RELATIONSHIPS BETWEEN FAMILIARIZATION OF FITNESS APPS AND LIKELIHOOD OF USE AMONG COLLEGE-AGE STUDENTS
T. Cady, L. Tucker & N. Martin
Pacific Lutheran University, Tacoma, WA
PURPOSE: The overall goal of this study was to examine whether an increase in willingness to incorporate specific fitness apps into daily exercise patterns would increase following a two-week educational unit for college students currently enrolled in physical activity courses. The following hypothesis was developed: a willingness to incorporate fitness apps into daily exercise would increase significantly from pre to post-test. METHODS: Participants included 102 undergraduate students currently enrolled in a physical activity class at a small, liberal arts university in the Pacific Northwest. Participants consisted of freshman through graduating seniors, and were enrolled in a variety of activity courses including: personalized fitness program PE, co-ed volleyball, or pickleball. All participants completed the pre and post-test fitness app survey, as well as the two-week educational unit. To assess potential change following the two week duration, the pre and post-test surveys consisted of statements in which students responded to a 5 point Likert scale such as “is the app content what you expected”, “how well can the app be customized to the needs and interest of the user”, and “how willing are you to incorporate this app into your workout.” During the two-week educational unit students were instructed to download, encouraged to use, and required to evaluate and assess whether they would incorporate each of the five identified fitness apps into their daily exercise patterns. The five fitness apps were: 1) FitBit, 2) MapMyRun, 3) MyFitnessPal, 4) Nike Training Club, and 5) Jefit Workout. Pre to post-test change was analyzed using paired t-test with the significance value set at p <0.05. RESULTS: Paired t-tests were conducted to examine pre to post-test change in willingness to incorporate specific fitness apps into collegiate student’s daily exercise patterns. Paired t-test revealed significant differences between pre and post-test for all five apps; FitBit pre (.41 ± 1.12) and post-test (1.5 ± .99), MapMyRun pre (1.12 ± 1.79) and post-test (3.78 ± .77), MyFitnessPal pre (.86 ± 1.58) and post-test (4.35 ± .78), Nike Training Club pre (.65 ± 1.44) and post-test (4.48 ± .63), and JeFit pre (.02 ± .20) and post-test (2.09 ± .51). CONCLUSION: When provided access, instruction, and encouragement from their instructor students enjoy the use of fitness apps, find them useful, and are likely to incorporate apps to enhance their exercise experience. Details of student feedback relative to each fitness app will be provided in this presentation.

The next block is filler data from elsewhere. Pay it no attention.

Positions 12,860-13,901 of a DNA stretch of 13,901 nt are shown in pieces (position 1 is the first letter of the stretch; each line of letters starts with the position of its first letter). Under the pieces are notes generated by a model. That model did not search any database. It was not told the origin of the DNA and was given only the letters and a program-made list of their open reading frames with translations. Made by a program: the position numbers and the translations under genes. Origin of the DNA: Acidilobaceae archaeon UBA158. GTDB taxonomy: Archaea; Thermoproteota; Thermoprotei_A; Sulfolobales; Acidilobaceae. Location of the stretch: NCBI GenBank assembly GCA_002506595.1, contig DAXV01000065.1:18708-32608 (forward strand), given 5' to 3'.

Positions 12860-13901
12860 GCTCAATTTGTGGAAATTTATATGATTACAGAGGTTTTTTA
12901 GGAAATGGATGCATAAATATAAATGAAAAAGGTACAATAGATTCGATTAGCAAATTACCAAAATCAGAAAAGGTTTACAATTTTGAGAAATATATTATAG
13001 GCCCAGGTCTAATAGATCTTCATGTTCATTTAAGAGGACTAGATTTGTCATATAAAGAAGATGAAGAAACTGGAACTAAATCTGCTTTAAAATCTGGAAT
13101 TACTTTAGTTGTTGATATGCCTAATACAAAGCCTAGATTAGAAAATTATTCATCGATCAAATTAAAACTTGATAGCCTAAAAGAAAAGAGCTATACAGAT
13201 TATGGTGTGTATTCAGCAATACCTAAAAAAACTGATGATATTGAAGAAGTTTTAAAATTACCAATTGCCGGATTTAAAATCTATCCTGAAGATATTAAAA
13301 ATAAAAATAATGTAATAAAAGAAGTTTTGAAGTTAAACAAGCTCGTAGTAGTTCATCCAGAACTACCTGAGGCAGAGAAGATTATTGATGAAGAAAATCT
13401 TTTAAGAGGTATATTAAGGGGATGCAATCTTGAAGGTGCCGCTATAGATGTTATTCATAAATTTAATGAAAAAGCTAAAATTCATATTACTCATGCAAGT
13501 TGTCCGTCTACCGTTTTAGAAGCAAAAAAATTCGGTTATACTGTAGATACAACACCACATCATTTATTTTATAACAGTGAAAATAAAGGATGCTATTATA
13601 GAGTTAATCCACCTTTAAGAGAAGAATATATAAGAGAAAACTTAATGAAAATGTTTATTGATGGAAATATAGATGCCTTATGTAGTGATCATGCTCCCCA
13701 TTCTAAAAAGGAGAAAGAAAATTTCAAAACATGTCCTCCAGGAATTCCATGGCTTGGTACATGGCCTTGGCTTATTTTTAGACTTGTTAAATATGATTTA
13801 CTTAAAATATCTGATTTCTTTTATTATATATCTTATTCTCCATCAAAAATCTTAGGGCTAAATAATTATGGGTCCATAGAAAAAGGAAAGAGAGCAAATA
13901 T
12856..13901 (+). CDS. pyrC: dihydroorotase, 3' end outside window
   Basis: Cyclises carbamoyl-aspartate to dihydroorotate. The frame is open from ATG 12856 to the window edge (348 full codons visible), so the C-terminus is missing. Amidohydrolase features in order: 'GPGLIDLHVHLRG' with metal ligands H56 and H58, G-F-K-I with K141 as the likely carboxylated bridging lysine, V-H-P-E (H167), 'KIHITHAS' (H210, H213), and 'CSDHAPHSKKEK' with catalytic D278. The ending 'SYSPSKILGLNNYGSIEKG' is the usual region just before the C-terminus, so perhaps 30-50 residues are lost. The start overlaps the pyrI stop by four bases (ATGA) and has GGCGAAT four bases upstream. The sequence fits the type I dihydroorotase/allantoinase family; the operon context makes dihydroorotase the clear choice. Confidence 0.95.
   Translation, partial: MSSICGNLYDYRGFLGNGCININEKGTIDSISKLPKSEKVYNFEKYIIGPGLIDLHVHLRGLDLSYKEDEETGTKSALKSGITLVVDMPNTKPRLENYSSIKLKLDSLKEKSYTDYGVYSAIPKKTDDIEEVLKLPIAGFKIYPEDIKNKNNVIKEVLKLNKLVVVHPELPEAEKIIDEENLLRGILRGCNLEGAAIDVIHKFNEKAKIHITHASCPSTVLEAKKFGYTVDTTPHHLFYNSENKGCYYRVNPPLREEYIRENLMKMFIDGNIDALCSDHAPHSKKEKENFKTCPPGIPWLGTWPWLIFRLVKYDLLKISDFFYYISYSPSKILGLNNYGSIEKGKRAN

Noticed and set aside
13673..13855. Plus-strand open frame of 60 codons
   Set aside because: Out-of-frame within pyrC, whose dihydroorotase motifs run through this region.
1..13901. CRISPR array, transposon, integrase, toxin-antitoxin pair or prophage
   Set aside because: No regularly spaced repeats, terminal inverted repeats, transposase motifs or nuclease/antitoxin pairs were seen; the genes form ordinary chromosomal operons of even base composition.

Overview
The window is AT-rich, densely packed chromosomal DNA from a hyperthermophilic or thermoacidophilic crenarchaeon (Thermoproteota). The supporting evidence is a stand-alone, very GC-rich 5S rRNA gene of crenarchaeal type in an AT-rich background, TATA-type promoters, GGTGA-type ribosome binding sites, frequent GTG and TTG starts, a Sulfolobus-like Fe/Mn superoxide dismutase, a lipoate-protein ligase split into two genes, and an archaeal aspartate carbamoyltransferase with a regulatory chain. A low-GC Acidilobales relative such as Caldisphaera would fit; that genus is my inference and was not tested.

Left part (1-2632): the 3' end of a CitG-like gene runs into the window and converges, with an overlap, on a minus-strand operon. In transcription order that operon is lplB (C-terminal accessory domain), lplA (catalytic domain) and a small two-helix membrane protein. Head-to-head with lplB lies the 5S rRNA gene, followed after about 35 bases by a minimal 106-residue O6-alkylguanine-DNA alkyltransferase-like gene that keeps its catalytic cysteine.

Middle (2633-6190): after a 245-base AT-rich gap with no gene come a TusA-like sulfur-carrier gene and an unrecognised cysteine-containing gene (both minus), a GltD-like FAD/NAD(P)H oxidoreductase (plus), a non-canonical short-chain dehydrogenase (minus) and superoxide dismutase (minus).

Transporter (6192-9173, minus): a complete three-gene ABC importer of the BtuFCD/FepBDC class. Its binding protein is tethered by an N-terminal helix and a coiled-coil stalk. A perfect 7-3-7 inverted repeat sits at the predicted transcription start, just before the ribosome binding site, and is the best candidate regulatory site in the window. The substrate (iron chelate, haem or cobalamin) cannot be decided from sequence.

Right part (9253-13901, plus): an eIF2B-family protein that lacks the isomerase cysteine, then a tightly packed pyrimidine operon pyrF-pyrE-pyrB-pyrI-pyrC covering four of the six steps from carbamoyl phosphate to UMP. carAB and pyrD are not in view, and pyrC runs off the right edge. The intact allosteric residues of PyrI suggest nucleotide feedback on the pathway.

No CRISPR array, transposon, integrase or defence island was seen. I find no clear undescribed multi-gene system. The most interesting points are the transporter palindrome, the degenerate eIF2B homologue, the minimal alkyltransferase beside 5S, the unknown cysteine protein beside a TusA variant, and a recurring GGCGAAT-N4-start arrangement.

Cady, T; Tucker, L; and Martin, N
"RELATIONSHIPS BETWEEN FAMILIARIZATION OF FITNESS APPS AND LIKELIHOOD OF USE AMONG COLLEGE-AGE STUDENTS,"
International Journal of Exercise Science: Conference Proceedings:
4, Article 22.
Available at: http://digitalcommons.wku.edu/ijesab/vol8/iss4/22
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